“Fins take up less space on a boat and are more valuable.  If you look at fishing in a lot of the world's protected waters there's not a lot of enforcement, it's mostly a manpower issue.  Curbing demand is the main step to ensure shark preservation.”

Although shark fins have no flavour, they have a gelatin-like consistency and are flavoured with chicken broth before being added to soup.  Popular in Chinese cuisine, shark fin soup is traditionally served at important events such as weddings or banquets.  Ms. Zabawa noted that as awareness grows demand will lessen, which could encourage more restaurateurs to use eco-friendly options such as imitation shark fin made from gelatin.

Councillor David Pickles had put forward notice at a previous meeting to introduce a motion requesting staff look into instituting a ban on shark fin products in Pickering.

“The purpose of the motion is to demonstrate that the City of Pickering and its residents support a ban on shark fin products,” he explained.

“This is important not only due to whether product is available but because as other municipalities bring in bans the sale of these products could move to adjoining municipalities.  You may see a ban in Pickering as a small thing but as more and more municipalities bring in bans that sends a strong message to the federal government and shows on a grassroots level that the government needs to bring in a national ban to stop the extinction of sharks.”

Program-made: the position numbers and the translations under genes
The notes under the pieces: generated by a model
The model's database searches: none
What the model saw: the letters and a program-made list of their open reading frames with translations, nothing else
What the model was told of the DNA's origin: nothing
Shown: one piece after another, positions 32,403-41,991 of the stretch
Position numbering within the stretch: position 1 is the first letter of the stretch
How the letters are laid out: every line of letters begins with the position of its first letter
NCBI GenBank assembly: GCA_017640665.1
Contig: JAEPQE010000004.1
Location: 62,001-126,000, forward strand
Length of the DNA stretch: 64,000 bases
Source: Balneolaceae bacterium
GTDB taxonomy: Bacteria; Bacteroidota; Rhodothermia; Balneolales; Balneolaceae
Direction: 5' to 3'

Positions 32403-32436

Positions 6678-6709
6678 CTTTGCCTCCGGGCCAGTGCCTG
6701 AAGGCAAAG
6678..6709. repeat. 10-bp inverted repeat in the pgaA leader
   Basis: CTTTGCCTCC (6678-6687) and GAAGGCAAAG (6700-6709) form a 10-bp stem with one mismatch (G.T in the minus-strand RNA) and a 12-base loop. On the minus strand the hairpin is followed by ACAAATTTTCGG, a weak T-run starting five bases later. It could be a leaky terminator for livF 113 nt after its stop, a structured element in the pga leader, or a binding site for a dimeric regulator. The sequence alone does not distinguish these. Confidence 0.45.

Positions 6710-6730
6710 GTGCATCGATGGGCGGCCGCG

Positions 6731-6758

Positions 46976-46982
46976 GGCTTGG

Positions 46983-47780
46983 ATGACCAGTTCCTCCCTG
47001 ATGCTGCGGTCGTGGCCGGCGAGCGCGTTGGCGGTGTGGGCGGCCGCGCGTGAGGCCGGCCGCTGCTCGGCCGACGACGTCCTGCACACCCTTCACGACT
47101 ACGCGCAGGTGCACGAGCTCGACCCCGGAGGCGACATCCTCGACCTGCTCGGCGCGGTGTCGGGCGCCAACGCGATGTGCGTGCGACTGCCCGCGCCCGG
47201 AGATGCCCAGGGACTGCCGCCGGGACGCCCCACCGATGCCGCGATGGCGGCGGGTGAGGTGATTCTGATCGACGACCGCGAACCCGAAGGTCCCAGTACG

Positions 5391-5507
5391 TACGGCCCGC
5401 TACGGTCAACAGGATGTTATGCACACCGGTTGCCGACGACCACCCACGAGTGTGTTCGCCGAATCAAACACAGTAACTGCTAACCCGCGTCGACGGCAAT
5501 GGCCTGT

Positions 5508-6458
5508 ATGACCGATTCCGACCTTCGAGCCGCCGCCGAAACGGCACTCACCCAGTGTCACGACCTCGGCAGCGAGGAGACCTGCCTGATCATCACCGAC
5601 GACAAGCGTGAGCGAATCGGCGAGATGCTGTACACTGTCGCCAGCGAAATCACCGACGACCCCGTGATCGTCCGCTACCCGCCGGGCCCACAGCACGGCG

Coun. Pickles expressed worry over attempts to institute bans in nearby municipalities such as Toronto, noting that the sale of shark fin products could spill over to Pickering, if the ban is successful, given its close proximity to GTA markets.  Although he was not aware of any restaurants serving shark fin soup in Pickering, Coun. Pickles suggested staff consult local businesses when researching the possibility of a ban.

Council approved the motion for staff to investigate and report back to council on the matter of banning the sale, possession and consumption of shark fins and related products in Pickering.